Visitor facilities include the Seneca Rocks Discovery CenterSeneca Shadowsand Big Bend Campgrounds, and the Spruce Knob Tower. Many thousands of acres of unspoiled quiet land await discovery. Use your imagination to see how the area may have looked to the early settlers, as they crested the mountain ridges or moved up the river. Imagine living a self-sufficient life on a high hillside farm. Envision the Native Americans gathering food on hunting forays. You will discover not only beauty, but a sense of history in the NRA.

Highland Scenic Highway

The Highland Scenic Highway, a designated National Scenic Byway, is a beautiful corridor through the National Forest.  This Byway extends 43 miles from Richwood to US Route 219.  It has four developed scenic overlooks. Each site provides a comfortable rest stop, with a beautiful view of the surrounding mountains and valleys. The Highway traverses the mountainous terrain of the Allegheny Highlands and Plateau, and rises from Richwood, elevation 2,325 feet, to over 4,500 feet along the Parkway.

The Highway is a paved two-lane road, designated as State Routes 39 and 150. Rt. 150 is a 23-mile Parkway section that is not maintained in the winter. Travel is discouraged on Rt. 150 between November and March, sometimes April. The road travels from Richwood, WV to US Highway 219, north of Marlinton, WV.  Speed limits are 55 mph for the State Route 39/55 section and 45 mph for the Parkway section. Commercial truck traffic is not allowed on the Parkway. 


For more information.  See Brochure and/or Map.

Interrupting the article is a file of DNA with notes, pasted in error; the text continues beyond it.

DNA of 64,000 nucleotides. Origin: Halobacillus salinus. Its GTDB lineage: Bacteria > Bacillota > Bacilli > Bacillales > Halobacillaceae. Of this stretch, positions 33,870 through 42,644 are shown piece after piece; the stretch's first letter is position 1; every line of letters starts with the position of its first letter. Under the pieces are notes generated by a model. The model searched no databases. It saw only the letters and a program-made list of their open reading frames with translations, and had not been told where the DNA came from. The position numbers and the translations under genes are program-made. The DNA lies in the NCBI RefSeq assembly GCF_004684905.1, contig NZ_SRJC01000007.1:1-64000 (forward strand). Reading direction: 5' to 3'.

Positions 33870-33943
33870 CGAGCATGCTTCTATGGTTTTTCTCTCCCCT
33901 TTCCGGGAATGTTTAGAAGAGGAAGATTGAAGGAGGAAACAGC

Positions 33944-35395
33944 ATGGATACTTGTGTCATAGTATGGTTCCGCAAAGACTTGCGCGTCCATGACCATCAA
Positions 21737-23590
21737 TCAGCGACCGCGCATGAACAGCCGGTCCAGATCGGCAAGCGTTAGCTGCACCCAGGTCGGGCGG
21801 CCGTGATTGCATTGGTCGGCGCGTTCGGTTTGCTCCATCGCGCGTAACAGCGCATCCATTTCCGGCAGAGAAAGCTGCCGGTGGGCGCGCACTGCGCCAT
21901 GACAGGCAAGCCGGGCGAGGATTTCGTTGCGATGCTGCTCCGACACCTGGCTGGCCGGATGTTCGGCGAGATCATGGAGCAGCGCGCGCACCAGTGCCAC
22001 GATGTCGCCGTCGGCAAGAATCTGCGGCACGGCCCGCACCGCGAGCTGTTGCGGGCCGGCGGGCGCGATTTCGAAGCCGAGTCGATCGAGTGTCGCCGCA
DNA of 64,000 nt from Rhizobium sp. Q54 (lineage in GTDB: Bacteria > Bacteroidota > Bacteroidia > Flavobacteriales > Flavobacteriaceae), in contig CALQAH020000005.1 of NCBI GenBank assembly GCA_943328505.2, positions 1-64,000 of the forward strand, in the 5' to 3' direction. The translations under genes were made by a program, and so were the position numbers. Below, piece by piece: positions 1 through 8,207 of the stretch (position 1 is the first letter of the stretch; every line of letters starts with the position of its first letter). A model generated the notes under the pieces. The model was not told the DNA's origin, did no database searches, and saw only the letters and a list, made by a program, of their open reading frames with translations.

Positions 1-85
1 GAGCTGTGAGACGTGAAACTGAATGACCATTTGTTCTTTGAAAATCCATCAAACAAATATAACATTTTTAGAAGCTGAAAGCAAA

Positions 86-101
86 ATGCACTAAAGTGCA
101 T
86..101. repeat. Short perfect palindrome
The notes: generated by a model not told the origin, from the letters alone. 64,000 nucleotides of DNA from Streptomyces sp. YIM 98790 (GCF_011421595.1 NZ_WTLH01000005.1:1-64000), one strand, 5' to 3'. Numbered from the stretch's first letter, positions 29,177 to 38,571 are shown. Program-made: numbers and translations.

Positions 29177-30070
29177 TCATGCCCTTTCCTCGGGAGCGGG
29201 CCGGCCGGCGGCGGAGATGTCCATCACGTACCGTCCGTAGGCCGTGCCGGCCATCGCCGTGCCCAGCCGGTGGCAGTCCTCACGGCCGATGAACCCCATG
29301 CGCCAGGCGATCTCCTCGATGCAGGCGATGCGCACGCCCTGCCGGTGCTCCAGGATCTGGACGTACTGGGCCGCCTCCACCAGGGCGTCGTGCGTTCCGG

Seneca Rocks Discovery Center

The Seneca Rocks Discovery Center, located at the base of Seneca Rocks, has a majestic view of the vertical wall of Seneca Rocks. This is the best place to start your visit to to the area.

The Discovery Center is also within walking distance of the Sites Homestead.  The home was originally constructed as a single-pin, log home in 1839 by Jacob Sites, who moved into the North Fork of the Potomac Valley during the 1830's. Additions were made in the 1860's by Jacob's son William. Exterior renovations and preservations remain to testament to local materials and skilled craftsmen. The grounds of the Homestead and heirloom gardens are open during daylight hours any time. Tours of the home are available on Thursday, Friday, and Saturdays during the summer season, and weekdays by special request at the information desk.

Within a short commute are three state parks, Cass Scenic Railroad, 55 miles, Blackwater Falls, 32 miles, and Canaan Valley, which is only 24 miles away.


Falls Of Hills Creek

Tucked away in a narrow gorge just off the Highland Scenic Highway is a hidden treasure known as the Falls of Hills Creek Scenic Area. This popular 114 acre area contains three waterfalls - 25 feet, 45 feet, and 63 feet. The lower falls, at 63 feet is the second highest waterfall in West Virginia.

Cranberry Glades Botanical Area

The Cranberry Glades Botanical Area protects the largest area of bogs in West Virginia. Bogs are acidic wetlands more commonly found in the northern areas of this country and in Canada. The ground in a bog is spongy and consists largely of partially-decayed plant material known as peat. Because of its unique conditions, some unusual plants grow in bogs, including carnivorous or insect-eating plants. The Botanical Area encompasses 750 acres. Read full article...